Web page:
116 F.3d 495
325 U.S.App.D.C. 151, 25 Media L. Rep. 1828
FRIENDS OF THE VIETNAM VETERANS MEMORIAL, et al., Appellees,
Roger G. KENNEDY, Director, National Park Service, et al., Appellants.
United States Court of Appeals,
District of Columbia Circuit.
Argued April 11, 1997.
Decided June 6, 1997.
Appeal from the United States District Court for the District of Columbia (95cv00808).
Marina Utgoff-Braswell, Assistant United States Attorney, Washington, DC, argued the cause for appellants, with whom Eric H. Holder, Jr., United States Attorney, and R. Craig Lawrence, Assistant United States Attorney, were on the briefs.
David M. Liberman, Los Angeles, CA, argued the cause for appellees, with whom Alexander P. Humphrey, McLean, VA, was on the brief.
Arthur B. Spitzer, Washington, DC, was on the brief for amicus curiae American Civil Liberties Union of the National Capital Area.
Before SILBERMAN, RANDOLPH, and ROGERS, Circuit Judges.
Opinion for the Court filed by Circuit Judge SILBERMAN.
SILBERMAN, Circuit Judge:
The National Park Service prohibits the sale of a number of items, among them t-shirts, on the National Mall. Friends of the Vietnam Veterans Memorial challenged that prohibition as a violation of the First Amendment and prevailed in the district court. We reverse.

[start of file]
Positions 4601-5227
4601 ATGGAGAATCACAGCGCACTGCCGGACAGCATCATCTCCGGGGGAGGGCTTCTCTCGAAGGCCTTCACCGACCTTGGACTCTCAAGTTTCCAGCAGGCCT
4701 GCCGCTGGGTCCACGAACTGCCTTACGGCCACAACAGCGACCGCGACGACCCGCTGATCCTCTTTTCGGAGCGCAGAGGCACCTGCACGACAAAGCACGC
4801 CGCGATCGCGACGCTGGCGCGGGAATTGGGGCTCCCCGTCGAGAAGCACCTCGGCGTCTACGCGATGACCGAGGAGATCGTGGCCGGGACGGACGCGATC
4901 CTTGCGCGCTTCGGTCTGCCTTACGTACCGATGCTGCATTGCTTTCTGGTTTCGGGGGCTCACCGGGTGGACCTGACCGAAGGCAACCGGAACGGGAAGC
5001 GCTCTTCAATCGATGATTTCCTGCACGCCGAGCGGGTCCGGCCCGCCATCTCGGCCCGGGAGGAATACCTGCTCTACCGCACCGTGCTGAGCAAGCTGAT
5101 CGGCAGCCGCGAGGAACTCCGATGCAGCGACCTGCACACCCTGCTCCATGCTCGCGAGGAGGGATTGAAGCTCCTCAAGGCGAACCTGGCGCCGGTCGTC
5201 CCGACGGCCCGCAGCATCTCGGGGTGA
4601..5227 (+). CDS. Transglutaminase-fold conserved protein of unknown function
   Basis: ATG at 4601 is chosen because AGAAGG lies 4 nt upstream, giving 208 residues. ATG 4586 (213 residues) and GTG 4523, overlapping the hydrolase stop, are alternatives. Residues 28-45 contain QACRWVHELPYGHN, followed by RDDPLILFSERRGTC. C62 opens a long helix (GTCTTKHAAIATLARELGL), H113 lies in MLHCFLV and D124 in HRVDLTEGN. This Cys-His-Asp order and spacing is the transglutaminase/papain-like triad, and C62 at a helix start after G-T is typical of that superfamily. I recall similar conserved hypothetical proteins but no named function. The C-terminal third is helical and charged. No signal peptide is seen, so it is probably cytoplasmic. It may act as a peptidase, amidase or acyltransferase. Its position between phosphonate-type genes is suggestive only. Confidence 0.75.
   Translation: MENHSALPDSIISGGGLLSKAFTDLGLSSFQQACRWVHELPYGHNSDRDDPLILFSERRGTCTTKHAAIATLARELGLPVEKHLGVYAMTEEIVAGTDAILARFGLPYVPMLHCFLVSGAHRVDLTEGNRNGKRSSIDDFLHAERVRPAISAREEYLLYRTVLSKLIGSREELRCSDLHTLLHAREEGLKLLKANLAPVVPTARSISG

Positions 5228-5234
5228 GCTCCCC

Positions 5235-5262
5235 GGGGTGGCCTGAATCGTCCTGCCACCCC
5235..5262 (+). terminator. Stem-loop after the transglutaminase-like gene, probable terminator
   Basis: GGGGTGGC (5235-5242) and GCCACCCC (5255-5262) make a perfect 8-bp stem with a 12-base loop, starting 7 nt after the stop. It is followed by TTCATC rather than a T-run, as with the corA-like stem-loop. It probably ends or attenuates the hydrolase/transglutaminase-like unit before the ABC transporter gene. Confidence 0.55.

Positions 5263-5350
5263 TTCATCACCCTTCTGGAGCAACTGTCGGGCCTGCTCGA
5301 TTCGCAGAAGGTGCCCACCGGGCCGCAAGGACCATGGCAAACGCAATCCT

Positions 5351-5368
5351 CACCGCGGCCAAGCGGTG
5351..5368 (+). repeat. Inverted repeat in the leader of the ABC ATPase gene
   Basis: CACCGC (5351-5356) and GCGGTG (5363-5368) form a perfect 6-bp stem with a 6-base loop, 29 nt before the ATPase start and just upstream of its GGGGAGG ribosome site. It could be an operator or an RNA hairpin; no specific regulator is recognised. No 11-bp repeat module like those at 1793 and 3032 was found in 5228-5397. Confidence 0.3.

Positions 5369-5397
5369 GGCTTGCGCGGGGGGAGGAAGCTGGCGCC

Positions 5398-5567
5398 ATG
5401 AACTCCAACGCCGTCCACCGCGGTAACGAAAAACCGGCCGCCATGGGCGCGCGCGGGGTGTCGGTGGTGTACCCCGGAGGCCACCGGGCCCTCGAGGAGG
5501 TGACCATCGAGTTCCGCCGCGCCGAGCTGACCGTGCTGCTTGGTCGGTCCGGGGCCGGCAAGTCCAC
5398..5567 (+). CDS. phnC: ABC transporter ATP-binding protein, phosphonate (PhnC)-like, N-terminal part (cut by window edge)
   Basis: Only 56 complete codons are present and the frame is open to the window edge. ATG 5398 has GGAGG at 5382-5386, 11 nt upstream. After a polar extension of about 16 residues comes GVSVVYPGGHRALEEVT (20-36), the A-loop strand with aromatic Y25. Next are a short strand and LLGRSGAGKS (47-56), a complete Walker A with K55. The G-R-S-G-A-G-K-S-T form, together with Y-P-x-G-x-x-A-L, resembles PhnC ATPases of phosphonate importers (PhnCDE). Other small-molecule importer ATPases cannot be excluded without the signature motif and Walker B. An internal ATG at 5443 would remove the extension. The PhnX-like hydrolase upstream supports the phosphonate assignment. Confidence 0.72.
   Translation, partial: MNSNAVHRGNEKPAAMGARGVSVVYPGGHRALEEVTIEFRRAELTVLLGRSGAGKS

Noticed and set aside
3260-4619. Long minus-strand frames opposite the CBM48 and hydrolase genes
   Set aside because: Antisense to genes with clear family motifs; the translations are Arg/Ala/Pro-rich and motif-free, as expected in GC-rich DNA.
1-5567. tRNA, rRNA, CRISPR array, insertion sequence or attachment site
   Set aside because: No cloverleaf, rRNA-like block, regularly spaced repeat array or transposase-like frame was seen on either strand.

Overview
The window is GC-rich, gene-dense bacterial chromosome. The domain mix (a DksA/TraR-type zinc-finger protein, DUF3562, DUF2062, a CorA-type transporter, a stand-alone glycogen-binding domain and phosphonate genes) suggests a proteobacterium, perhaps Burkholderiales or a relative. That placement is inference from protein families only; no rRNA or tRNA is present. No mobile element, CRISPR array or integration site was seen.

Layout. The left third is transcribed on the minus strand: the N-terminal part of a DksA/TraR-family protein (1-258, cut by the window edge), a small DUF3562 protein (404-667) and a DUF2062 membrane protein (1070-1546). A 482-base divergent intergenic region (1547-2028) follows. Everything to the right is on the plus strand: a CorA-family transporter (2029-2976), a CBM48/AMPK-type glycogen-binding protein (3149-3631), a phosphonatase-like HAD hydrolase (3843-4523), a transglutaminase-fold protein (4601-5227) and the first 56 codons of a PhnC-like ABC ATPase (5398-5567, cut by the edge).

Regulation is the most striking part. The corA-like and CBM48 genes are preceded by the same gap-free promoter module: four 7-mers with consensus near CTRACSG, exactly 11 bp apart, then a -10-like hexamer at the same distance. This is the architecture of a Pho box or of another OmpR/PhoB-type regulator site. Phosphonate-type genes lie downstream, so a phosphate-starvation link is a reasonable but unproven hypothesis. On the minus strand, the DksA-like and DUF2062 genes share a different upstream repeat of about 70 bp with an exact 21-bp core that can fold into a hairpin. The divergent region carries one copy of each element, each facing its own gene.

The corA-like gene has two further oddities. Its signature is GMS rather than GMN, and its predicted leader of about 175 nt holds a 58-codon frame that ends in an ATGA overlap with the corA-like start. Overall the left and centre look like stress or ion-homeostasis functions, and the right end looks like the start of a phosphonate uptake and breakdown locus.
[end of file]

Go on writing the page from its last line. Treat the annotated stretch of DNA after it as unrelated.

The Mall is an approximately two-mile long strip of national parkland situated in the midst of Washington, D.C. It is the site of monuments marking great figures and events in our nation's history. At the west end sits the Lincoln Memorial, flanked to the north [325 U.S.App.D.C. 152] by the Vietnam Veterans Memorial and to the south by the Korean War Veterans Memorial. The towering Washington Monument stands in the middle of the Mall, the museums of the Smithsonian run along either side, and the United States Capitol forms the eastern border. Still the Mall is more than home to these enduring symbols of our nationhood. Its grassy expanse provides areas for any number of recreational activities, and its location in the heart of the nation's capital makes it a prime location for demonstrations. It is here where Martin Luther King, Jr., delivered his famous "I Have a Dream" speech, where both sides of the abortion debate have staged passionate demonstrations, and where on any given day one may witness people gathering to voice their public concerns. As we have said before, "It is here that the constitutional rights of speech and peaceful assembly find their fullest expression." ISKCON of Potomac, Inc. v. Kennedy, 61 F.3d 949, 952 (D.C.Cir.1995).